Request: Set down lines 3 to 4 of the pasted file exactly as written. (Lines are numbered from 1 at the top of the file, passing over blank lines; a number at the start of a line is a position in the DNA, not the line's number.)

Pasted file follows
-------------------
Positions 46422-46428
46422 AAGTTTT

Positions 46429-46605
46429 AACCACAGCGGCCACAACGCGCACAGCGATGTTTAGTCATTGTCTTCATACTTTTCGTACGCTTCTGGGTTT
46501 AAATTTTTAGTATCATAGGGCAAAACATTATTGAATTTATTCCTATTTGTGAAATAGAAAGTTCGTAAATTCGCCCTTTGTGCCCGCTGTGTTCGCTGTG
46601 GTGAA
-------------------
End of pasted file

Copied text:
Positions 46429-46605
46429 AACCACAGCGGCCACAACGCGCACAGCGATGTTTAGTCATTGTCTTCATACTTTTCGTACGCTTCTGGGTTT